The dispersed fragments of one manuscript are not grouped together, both because it seemed undesirable to interrupt the alphabetical and chronological order, and because often I could not decide whether fragments in different libraries belong to the same manuscript or not. Fragments of unusual manuscripts like the Gaudentius (no. 1209, &c.) and the Gesta of Abbot Whethamstede of St. Albans (no. 819, &c.) are easy to ‘spot’, wherever they may be found, but it is only a likely guess that other less distinguished fragments, found as pastedowns in similar bindings and agreeing in subject, date, and number of lines, do in fact form part of one and the same manuscript. The guess can sometimes be confirmed by means of a photograph[4] or by carrying the details of a script in one’s head: in this matter the student of bindings or of brasses has an advantage over the student of manuscripts. The bringing together of disjecta membra is by means of cross-references in the footnotes, where the word ‘See’ indicates a certainty and the word ‘Cf.’ a strong probability: for example in the footnote to no. 107 the words ‘See no. 119’ show that two leaves of a copy of the Sentences in New College are from the same manuscript as the two leaves in Magdalen College, and the words ‘Cf. nos. 126, 128a’ carry the suggestion that leaves in the libraries of Carlisle Cathedral and Grantham Church are probably also from this manuscript.

It is hardly necessary for me to say that the list is far from complete. I have visited most of the libraries which, I thought, were likely to contain any considerable quantity of Oxford bindings of the sixteenth century, except some of the Cambridge libraries. Without doubt I have missed seeing books which I ought to have seen in these libraries: not, I can only hope, too many books. As for the other corporate libraries, municipal, institutional, parochial, presbytery, college and school libraries, throughout the country, I have been to some and not to others. It is my experience that a few specimens of Oxford binding are usually to be found in these libraries, if they possess sixteenth-century books at all. Many others are, presumably, in private libraries.

[p. xx] When J. B. Oldham’s English blind-stamped bindings was published in 1952 I saw that I had failed to record one undoubted oxford roll, AN.I(1). The seven bindings on which it occurs are listed among Addenda: I owe my knowledge of all but one of them to Mr. Oldham. On pp. 21-3 Mr. Oldham discusses the work of four other binders who may have bound books in Oxford c. 1490-1500, the ‘Greyhound binder’, the ‘Fishtail binder’, the ‘Dragon binder’ and ‘the Floral binder’: he lists the bindings which can be attributed to them in footnotes. Two of the bindings by the ‘Fishtail binder’ are my nos. 31 and 42. Only a very few of the others contain manuscript pastedowns. Mr. Oldham attributes the two very uncommon rolls FL.c(2) and FL.c(3) to Oxford: the bindings with these rolls in the Bodleian, Savile Z.15 and Gough missals 183, do not contain manuscript pastedowns, and do not seem at all likely to be Oxford bindings.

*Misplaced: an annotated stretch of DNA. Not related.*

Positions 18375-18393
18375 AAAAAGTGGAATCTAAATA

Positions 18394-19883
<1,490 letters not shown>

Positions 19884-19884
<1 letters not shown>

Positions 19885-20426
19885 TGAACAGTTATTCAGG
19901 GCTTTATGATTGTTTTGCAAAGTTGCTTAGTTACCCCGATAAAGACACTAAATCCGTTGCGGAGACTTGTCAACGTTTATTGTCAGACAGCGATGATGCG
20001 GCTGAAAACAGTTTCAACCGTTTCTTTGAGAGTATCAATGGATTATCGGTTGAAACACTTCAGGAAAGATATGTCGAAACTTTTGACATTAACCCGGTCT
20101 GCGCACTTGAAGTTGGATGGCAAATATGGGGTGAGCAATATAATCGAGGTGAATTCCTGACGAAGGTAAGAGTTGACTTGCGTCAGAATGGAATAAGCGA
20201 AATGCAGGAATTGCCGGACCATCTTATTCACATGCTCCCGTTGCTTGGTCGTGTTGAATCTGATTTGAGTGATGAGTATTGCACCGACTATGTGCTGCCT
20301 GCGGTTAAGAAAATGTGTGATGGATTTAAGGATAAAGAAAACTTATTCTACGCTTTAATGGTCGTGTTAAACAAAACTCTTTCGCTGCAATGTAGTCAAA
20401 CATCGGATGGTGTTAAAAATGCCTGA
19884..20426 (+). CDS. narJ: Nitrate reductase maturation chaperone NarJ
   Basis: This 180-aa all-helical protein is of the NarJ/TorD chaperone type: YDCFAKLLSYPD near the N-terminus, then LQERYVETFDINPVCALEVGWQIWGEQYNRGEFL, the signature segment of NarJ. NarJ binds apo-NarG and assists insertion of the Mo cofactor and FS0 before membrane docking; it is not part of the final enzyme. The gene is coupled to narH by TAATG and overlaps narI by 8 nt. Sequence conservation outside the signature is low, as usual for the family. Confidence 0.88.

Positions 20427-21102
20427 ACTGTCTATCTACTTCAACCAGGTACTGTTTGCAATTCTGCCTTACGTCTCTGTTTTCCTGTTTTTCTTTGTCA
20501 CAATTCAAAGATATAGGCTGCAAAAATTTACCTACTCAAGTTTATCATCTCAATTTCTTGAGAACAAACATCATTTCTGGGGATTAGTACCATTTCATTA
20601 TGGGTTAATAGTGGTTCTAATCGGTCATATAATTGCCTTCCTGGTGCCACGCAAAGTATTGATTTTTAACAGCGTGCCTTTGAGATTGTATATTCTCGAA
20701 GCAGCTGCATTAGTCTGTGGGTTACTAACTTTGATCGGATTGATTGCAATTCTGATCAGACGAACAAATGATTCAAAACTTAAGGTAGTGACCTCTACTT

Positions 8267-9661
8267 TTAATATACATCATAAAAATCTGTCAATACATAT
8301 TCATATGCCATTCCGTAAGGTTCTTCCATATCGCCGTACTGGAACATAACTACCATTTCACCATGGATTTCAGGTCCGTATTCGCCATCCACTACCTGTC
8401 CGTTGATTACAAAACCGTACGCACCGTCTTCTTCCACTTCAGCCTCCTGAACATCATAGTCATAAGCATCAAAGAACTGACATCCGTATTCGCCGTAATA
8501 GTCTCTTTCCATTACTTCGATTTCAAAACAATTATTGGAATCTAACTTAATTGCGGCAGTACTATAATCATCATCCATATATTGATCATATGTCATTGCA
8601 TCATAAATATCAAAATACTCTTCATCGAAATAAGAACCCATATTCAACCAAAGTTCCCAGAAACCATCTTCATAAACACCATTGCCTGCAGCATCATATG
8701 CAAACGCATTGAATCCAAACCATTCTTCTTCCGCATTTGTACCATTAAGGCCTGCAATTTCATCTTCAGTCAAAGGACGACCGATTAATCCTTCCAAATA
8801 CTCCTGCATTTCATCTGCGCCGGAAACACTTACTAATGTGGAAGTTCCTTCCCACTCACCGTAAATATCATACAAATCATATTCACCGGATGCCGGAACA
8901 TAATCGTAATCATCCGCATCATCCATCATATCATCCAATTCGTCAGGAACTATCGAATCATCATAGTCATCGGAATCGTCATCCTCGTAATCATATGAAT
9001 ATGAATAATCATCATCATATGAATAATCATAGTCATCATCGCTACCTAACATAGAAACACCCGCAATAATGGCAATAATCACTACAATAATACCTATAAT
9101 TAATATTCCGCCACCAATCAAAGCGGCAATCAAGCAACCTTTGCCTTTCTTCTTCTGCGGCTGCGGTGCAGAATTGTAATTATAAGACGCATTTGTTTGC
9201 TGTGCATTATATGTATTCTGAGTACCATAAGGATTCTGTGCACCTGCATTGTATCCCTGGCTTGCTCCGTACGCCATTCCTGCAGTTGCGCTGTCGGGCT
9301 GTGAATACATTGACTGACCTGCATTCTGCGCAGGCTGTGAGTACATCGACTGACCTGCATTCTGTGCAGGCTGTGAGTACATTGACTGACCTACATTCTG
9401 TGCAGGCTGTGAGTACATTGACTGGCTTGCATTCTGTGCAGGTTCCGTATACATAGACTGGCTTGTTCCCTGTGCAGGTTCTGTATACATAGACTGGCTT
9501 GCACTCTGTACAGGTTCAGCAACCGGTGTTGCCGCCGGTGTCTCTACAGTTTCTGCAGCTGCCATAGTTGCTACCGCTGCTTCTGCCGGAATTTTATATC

In the following catalogue the numeration of ‘stamps’ and of rolls I-XXVII is taken from S. Gibson, Early Oxford bindings. References to rolls in the form ‘HM.a(5)’ or ‘ IN(2)’ are to J. B. Oldham, English blind-stamped bindings. The numeration of centrepieces, i-xxxviii, and of subordinate ornaments, 1-71, is my own.


[1] For example in the Bodleian a shelfmark in the form A.I.I Th. denotes a folio; quartos and octavos in this class, and in the similarly arranged classes, Jur. Med., and Art., have 4o or 8o prefixed to the shelfmark. At Queen’s College, Oxford, almost all the books shelved in the main library, with shelfmarks in the form 1.a.1, are folios. The smaller books are in the basement and have shelfmarks in the form AA.a.1.

[2] The bindings of this period which have lost their manuscript pastedowns, or which never had them, are listed in the Appendix: Bindings without Pastedowns.

[3] In the 1560s (and 1570s?) orn. 30 was used by itself as a centrepiece on quartos and octavos (nos. 2000-2002, 2004-17). On no. 2003, a large folio book, it is used at the centre of the cover with a triple frame to which it also provides the cornerpieces.

[4] Mr. G. H. Bushnell, St, Andrew’s University librarian, Mr. Kenneth Humphreys, formerly of Leeds University library, and Mr. William Mitchell, librarian of King’s College, Newcastle, have kindly sent me photographs of pastedowns.